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CA 125

👤by AP 0 comments 🕔Tuesday, July 26th, 2016

The CA-125 is a blood test that is often, but not always, elevated with ovarian cancer. If a postmenopausal woman has a mass and an elevated CA-125, she has an extremely high risk of having a cancer. However, in younger women, CA-125 is extraordinarily inaccurate. It is elevated by a large number of disease processes, including but not limited to, diverticulitis, pregnancy, irritable bowel syndrome, appendicitis, liver disease, stomach disease, and more. No one should get this test done unless they actually have a mass, or their doctor has some reason to get it. It should not be drawn just to see the level since it is not a reliable screening test for ovarian cancer.

CA 125 is a protein that is a so-called tumor marker or biomarker, which is a substance that is found in greater concentration in tumor cells than in other cells of the body. In particular, CA 125 is present in greater concentration in ovarian cancer cells than in other cells. It was first identified in the early 1980s, and the function of the CA 125 protein is not currently understood. CA stands for cancer antigen. CA 125 is often measured as a blood test.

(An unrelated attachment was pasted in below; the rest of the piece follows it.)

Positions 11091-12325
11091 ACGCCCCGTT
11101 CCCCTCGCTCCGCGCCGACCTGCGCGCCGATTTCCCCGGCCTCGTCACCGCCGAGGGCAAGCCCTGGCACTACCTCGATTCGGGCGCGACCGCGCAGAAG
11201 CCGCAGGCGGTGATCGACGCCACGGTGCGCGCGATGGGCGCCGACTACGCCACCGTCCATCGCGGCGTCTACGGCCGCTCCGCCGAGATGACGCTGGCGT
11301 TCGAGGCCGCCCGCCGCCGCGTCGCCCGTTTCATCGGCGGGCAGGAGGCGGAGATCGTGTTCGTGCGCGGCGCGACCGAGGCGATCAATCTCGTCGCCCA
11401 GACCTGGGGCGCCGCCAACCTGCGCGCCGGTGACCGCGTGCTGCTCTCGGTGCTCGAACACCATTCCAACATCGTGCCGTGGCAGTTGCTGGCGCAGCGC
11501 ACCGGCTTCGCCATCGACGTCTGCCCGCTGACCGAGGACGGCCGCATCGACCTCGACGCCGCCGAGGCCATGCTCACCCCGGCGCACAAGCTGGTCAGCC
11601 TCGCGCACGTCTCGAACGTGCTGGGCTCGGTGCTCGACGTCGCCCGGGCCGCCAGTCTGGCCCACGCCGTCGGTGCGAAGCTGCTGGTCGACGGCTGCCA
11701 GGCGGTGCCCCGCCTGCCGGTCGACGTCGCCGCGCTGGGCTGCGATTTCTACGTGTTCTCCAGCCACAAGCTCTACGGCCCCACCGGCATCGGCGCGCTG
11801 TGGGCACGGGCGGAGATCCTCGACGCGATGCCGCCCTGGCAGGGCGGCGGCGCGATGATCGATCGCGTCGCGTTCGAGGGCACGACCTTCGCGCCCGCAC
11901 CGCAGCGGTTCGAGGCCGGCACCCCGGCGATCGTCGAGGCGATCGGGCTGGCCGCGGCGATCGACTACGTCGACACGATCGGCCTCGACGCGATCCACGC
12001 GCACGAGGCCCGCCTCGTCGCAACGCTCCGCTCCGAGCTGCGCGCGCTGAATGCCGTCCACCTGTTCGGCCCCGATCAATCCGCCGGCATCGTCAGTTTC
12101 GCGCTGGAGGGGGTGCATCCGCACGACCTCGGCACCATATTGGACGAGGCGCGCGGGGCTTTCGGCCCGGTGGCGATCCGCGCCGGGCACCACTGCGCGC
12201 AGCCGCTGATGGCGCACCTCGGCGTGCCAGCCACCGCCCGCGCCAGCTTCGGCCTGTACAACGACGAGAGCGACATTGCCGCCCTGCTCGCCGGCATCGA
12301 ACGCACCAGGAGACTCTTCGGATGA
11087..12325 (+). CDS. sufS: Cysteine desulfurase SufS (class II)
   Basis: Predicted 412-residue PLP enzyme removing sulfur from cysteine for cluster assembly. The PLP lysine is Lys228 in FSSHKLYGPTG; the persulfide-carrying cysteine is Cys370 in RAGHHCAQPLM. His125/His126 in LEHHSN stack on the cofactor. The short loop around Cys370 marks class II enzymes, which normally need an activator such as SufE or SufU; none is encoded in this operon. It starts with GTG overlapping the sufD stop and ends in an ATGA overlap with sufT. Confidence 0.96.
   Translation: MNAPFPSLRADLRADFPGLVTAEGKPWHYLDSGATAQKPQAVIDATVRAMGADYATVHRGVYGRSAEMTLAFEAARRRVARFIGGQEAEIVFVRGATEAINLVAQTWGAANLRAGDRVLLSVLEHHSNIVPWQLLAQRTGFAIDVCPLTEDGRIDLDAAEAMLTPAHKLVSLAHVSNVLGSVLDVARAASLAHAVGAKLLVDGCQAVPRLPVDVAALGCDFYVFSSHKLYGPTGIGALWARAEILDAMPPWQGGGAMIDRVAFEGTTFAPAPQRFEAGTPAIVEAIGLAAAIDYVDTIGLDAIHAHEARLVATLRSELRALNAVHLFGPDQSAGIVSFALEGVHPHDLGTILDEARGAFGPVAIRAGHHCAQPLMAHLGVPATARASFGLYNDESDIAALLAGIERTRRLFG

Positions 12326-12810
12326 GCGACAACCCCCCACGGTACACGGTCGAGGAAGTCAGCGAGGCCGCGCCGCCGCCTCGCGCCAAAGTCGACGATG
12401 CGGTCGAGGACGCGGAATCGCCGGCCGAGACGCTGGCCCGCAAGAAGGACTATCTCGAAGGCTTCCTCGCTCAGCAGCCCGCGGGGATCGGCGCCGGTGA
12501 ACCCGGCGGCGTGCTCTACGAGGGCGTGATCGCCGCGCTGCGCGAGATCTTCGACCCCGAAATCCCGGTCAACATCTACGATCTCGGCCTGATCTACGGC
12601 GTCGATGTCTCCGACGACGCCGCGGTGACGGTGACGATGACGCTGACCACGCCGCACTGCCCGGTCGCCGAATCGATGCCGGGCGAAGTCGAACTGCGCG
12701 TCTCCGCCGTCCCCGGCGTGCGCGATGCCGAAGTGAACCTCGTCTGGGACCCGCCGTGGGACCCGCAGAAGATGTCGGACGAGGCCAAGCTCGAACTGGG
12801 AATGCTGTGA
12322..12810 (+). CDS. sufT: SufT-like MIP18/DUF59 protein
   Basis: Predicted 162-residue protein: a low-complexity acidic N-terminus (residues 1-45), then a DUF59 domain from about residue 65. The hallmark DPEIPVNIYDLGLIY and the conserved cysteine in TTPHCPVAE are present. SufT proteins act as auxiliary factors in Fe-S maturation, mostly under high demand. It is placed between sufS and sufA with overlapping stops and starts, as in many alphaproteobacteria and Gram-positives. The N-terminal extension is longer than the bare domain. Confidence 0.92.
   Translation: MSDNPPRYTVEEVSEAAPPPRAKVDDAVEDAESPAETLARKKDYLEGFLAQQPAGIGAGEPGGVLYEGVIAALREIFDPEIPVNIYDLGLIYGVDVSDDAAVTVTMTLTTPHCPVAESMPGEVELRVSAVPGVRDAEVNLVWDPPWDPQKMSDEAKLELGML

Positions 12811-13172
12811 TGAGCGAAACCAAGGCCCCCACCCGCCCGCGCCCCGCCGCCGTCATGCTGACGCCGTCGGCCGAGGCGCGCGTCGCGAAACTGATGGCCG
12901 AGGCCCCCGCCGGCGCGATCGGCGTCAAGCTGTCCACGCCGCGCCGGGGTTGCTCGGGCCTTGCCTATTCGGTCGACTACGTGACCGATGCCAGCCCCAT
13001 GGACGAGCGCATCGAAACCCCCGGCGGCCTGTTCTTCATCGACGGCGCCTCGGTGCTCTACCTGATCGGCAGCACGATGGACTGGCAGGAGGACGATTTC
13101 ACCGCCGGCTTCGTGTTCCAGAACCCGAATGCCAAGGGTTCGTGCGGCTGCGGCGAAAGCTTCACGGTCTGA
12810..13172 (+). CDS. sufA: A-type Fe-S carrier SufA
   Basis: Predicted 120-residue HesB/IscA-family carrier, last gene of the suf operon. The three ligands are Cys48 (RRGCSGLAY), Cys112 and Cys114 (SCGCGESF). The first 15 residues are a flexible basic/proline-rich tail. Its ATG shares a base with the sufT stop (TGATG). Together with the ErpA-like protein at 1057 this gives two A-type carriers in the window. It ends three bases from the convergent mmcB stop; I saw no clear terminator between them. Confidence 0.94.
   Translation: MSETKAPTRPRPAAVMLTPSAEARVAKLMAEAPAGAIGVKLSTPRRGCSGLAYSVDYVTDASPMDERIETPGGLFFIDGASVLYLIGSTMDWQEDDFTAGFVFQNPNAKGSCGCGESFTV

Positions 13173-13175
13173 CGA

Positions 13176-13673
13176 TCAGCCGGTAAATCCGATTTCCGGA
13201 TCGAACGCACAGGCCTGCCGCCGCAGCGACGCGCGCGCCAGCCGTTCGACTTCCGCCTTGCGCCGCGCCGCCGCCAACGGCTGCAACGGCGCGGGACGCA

CA 125 is usually measured from a venous blood sample. It can also be measured in fluid from the chest or abdominal cavity. The tests currently in use are all based upon the use of an antibody that is directed against the CA 125 protein (monoclonal antibody technique).

In 1991, an improved version of the test was introduced and is sometimes denoted as CA 125 - II. The numerical figure of the second generation test results may be higher or lower than a first generation test. The first generation test is no longer used. When comparing multiple CA 125 test results over time, it can be important to know which method was used.

The normal values for CA 125 may vary slightly among individual laboratories. In most laboratories, the normal value is 0 to 35 units/ml.

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